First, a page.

This process clearly indicates very high specialization on the part of germ-cells. For we see by it that although these cells when young resemble all other cells in being capable of self-multiplication by binary division (thus reproducing cells exactly like themselves), when older they lose this power; but, at the same time, they acquire an entirely new and very remarkable power of giving rise to a vast succession of many different kinds of cells, all of which are mutually correlated as to their several functions, so as to constitute a hierarchy of cells—or, to speak literally, a multicellular co-organization. Here it is that we touch the really important distinction between the Protozoa and the Metazoa; for although I have said that some of the higher Protozoa foreshadow this state of matters in forming cell-colonies, it must now be noted that the cells composing such colonies are all of the same kind; and, therefore, that the principle of producing different kinds of cells which, by mutual co-adaptation of functions, shall be capable of constructing a multicellular Metazooen,—this great principle of co-organization is but dimly nascent in the cell-colonies of Protozoa. And its marvellous development in the Metazoa appears ultimately to depend upon the highly specialized character of germ-cells. Even in cases where multicellular organisms are capable of reproducing their kind without the need of any preceding process of fertilization (parthenogenesis), and even in the still more numerous cases where complete organisms are budded forth from any part of their parent organism (gemmation, Fig. 28), there is now very good reason to conclude that these powers of a-sexual reproduction on the part of multicellular organisms are all ultimately due to the specialized character of their germ-cells. For in all these cases the tissues of the parent, from which the budding takes place, were ultimately derived from germ-cells—no matter how many generations of budded organisms may have intervened. And that propagation by budding, &c, in multicellular organisms is thus ultimately due to their propagation by sexual methods, seems to be further shown by certain facts which will have to be discussed at some length in my next volume. Here, therefore, I will mention only one of them—and this because it furnishes what appears to be another important distinction between the Protozoa and the Metazoa.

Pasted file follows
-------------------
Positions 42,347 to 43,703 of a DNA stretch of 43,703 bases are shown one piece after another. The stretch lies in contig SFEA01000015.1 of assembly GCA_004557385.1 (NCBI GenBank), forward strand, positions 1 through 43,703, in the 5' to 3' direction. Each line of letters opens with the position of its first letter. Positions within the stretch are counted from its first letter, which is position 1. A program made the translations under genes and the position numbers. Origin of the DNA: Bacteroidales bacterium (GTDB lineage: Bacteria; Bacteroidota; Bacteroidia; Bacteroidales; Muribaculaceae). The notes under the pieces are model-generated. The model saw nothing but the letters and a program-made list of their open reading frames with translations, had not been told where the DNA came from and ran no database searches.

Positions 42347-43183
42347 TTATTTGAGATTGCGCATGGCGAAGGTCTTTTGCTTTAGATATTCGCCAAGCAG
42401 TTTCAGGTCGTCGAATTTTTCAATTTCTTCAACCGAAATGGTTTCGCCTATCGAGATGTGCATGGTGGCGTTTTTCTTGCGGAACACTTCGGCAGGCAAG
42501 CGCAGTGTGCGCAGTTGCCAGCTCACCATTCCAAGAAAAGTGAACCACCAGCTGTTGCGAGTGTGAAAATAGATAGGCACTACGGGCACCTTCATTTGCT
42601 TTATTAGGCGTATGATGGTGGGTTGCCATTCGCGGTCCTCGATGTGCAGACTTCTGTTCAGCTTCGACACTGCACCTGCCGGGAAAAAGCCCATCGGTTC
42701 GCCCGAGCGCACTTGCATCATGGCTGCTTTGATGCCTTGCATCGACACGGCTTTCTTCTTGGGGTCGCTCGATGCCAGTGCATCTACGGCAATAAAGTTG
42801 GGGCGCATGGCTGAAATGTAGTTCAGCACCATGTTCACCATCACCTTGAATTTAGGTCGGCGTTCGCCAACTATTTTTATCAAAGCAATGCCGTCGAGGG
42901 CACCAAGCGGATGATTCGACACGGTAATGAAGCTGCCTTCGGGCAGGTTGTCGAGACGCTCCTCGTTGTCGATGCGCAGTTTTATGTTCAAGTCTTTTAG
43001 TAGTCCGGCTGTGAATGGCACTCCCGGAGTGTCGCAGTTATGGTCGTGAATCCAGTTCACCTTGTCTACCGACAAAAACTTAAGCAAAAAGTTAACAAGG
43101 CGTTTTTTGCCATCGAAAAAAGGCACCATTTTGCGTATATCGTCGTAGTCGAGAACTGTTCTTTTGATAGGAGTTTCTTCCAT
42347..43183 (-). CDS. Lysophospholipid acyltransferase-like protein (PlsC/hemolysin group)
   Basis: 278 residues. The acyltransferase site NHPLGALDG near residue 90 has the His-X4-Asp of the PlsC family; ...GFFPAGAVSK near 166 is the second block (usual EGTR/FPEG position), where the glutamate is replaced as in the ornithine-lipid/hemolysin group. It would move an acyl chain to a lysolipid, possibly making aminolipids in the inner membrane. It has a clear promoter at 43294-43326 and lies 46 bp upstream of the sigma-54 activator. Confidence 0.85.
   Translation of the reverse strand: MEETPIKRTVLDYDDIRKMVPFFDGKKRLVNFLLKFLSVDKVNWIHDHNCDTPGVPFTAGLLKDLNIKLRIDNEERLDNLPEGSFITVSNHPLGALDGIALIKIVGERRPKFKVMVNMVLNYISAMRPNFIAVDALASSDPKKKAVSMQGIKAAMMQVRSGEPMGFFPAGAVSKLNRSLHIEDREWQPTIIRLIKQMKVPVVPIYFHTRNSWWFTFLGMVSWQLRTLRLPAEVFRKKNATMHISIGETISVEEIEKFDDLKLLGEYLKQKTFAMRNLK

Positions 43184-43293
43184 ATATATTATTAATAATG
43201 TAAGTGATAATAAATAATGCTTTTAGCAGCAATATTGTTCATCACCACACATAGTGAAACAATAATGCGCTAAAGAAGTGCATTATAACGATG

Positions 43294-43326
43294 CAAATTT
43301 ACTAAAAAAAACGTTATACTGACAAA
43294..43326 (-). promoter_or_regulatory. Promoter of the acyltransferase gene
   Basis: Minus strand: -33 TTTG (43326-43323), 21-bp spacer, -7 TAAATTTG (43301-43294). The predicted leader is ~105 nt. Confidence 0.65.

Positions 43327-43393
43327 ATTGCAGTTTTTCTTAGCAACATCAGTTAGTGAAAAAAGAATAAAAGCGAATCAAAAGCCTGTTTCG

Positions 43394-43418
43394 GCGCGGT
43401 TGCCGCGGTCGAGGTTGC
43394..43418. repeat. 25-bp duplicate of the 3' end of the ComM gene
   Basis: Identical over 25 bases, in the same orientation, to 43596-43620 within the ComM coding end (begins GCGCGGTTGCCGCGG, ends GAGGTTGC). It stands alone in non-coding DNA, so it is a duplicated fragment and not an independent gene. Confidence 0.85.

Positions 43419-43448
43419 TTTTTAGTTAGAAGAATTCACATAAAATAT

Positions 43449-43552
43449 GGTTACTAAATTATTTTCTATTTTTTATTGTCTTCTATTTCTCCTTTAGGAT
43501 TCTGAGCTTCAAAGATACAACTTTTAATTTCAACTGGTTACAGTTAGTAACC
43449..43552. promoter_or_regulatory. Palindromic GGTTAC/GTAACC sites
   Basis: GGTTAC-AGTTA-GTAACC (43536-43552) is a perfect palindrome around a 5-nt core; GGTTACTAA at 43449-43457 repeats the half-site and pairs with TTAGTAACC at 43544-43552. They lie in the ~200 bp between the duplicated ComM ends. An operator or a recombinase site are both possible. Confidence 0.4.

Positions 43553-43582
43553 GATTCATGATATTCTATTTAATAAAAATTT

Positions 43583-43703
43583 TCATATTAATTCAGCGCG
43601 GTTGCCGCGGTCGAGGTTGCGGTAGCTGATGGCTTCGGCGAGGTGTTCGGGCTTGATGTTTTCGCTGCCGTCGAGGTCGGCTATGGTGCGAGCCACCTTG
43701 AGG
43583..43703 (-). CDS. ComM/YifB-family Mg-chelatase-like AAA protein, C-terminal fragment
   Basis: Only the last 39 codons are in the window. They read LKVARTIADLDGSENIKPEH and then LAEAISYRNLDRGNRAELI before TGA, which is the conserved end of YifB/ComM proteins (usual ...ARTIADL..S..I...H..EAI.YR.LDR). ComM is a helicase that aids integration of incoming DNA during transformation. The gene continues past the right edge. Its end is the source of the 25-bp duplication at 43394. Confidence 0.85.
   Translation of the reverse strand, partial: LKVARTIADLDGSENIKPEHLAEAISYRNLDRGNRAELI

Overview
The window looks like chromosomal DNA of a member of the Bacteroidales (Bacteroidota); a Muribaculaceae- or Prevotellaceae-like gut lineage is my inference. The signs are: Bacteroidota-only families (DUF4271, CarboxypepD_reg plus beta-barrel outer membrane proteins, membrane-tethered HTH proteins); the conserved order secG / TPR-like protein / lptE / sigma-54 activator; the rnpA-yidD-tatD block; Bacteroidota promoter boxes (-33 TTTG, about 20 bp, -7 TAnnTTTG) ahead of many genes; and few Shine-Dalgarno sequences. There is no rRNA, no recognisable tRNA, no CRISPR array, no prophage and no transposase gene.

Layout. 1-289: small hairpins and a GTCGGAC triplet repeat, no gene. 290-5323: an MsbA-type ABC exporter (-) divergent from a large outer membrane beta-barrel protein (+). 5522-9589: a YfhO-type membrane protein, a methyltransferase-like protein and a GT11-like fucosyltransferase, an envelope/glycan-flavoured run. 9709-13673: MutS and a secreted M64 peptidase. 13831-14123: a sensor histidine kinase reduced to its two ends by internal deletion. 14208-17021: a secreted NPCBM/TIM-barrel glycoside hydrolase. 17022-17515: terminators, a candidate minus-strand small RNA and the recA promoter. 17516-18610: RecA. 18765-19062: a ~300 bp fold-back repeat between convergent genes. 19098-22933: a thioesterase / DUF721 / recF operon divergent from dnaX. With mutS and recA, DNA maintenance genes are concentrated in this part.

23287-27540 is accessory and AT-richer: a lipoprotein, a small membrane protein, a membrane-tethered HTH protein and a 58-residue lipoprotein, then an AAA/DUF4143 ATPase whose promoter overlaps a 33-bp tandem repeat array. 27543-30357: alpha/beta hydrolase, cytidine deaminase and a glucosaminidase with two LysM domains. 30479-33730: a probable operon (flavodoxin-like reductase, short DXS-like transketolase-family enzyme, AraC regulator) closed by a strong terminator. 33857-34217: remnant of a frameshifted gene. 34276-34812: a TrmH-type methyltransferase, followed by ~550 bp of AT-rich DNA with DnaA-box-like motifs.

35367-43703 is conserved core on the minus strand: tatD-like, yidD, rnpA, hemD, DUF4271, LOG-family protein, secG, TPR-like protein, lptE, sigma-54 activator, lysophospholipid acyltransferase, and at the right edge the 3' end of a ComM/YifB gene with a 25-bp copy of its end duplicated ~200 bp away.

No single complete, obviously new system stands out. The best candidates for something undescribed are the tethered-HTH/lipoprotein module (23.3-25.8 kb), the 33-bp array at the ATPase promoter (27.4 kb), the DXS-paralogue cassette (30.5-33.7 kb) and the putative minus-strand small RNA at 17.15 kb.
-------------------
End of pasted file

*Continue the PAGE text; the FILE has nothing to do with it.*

In nearly all cases where a Protozooen multiplies itself by fission, the process begins by a simple division of the nucleus. But when a Metazooen is developed from a germ-cell, although the process likewise begins by a division of the nucleus, this division is not a simple or direct one; on the contrary, it is inaugurated by a series of processes going on within the nucleus, which are so enormously complex, and withal so beautifully ordered, that to my mind they constitute the most wonderful—if not also the most suggestive—which have ever been revealed by microscopical research. It is needless to say that I refer to the phenomena of karyokinesis. A few pages further on they will be described more fully. For our present purposes it is sufficient to give merely a pictorial illustration of their successive phases; for a glance at such a representation serves to reveal the only point to which attention has now to be drawn—namely, the immense complexity of the processes in question, and therefore the contrast which they furnish to the simple (or "direct") division of the nucleus preparatory to cell-division in the unicellular organisms. Here, then (Fig. 29), we see the complex processes of karyokinesis in the first two stages of egg-cell division. But similar processes continue to repeat themselves in subsequent stages; and this, there is now good reason to believe, throughout all the stages of cell-division, whereby the original egg-cell eventually constructs an entire organism. In other words, all the cells composing all the tissues of a multicellular organism, at all stages of its development, are probably originated by these complex processes, which differ so much from the simple process of direct division in the unicellular organisms[9]. In this important respect, therefore, it does at first sight appear that we have a distinction between the Protozoa and the Metazoa of so pronounced a character, as fairly to raise the question whether cell-division is fundamentally identical in unicellular and in multicellular organisms.